Wedding rings are more than just a symbol of your love for one another—they’re a physical representation that you and your partner are committed to being together forever. And while deciding on the right style isn’t always easy, there’s no question that it’s worth it: When you wear a wedding band, people automatically assume that you and your spouse are serious about your marriage. That’s why it’s important to select a ring that conveys your personal aesthetic and the unique facets of your relationship, so you feel confident wearing it every day.
Luckily, there are plenty of options. For starters, consider whether you’re looking for a simple band or something more intricate and ornate. You can also consider your budget, as there are affordable styles out there that still look great and come with a certificate of authenticity. Finally, think about the width of your ring—you can go from skinny to super wide depending on the style you want and your finger size.
Most wedding bands are worn on the fourth finger of the left hand, a tradition that stems back from ancient Romans’ belief that this particular vein ran directly to the heart. Though modern medicine reveals that it’s not the case, this symbolic touch has stuck around, and is a lovely way to honor your commitment and your vows to your partner.
The most common wedding band material is precious metal, but other contemporary choices include palladium, tungsten, titanium, and cobalt, which are durable, strong, and surprisingly affordable. In addition, there are many more sustainable and eco-friendly materials out there—the most popular of which is reclaimed gold. You can also find bands made from recycled silver and a variety of repurposed gemstones.
A lot of couples choose to engrave their rings with meaningful phrases, dates, and initials. It’s a great way to make your wedding bands personal and unique, but be sure to give yourself enough time to have them done before the big day.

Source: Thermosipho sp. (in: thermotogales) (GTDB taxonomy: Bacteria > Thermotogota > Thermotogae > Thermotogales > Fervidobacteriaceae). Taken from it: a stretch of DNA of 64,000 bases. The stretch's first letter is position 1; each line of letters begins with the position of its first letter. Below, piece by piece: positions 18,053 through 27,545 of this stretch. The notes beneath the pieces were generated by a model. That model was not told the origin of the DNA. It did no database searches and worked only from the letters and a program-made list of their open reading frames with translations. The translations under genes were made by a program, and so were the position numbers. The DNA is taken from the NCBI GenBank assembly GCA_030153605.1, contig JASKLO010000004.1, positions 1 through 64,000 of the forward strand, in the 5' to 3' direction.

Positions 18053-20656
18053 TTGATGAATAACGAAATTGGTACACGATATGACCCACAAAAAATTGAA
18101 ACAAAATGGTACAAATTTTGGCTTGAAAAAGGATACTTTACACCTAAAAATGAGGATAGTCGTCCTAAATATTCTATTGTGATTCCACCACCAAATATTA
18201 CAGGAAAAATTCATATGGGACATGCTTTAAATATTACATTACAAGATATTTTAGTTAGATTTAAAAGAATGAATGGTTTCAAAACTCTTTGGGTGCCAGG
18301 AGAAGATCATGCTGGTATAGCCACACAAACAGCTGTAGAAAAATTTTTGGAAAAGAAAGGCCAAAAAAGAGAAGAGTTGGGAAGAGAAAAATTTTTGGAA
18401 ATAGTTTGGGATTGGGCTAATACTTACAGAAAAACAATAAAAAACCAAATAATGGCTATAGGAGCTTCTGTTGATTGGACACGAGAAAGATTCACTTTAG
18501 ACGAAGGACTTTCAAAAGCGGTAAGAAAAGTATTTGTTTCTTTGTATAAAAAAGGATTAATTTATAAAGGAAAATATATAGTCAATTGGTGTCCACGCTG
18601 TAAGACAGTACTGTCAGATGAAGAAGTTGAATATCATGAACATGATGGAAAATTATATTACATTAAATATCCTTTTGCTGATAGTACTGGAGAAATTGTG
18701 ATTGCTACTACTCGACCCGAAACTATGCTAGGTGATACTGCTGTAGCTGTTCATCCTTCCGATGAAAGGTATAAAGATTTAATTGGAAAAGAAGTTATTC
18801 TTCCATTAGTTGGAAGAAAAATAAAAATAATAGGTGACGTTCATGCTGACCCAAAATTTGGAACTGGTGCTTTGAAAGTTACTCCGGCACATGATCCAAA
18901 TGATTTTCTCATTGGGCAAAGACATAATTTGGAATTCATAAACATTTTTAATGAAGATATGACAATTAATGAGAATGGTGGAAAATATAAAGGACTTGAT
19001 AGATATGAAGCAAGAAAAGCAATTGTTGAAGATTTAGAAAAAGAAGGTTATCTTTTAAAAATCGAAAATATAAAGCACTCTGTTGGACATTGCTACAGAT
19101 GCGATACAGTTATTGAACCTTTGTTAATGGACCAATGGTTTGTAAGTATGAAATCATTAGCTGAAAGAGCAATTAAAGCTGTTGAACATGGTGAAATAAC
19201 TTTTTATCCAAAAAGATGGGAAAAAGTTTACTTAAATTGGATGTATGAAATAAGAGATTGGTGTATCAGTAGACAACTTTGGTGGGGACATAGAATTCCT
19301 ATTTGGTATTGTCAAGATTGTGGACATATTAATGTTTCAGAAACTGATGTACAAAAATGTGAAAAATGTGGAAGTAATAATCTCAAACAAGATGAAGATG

You’ll also want to decide whether or not you want a diamond in your ring, and if so, what shape and color. There’s a wide range of diamond cuts, from sleek baguettes to the more traditional round brilliant cut, so be sure to browse online and in-person before settling on anything.
Other stones are increasingly popular for wedding bands as well—from emerald to tourmaline and even black sapphires. You can also see the trend in the ways that these stones are set: a row of parallel baguettes on a wide band or mismatched, skewed diamonds.
If you’re searching for a more antique look, try Sofia Kaman’s Evangeline or Twig collections, which feature designs that combine modern knife edges with undulating indented trios of diamonds. If you prefer something that’s completely unique, Bernstein and Newberg both recommend Spinelli Kilcollin, whose “amazing” designs are “modern classics.” You can also ask your jeweler to render a ready-to-wear design in a different type of gold for a personalized touch.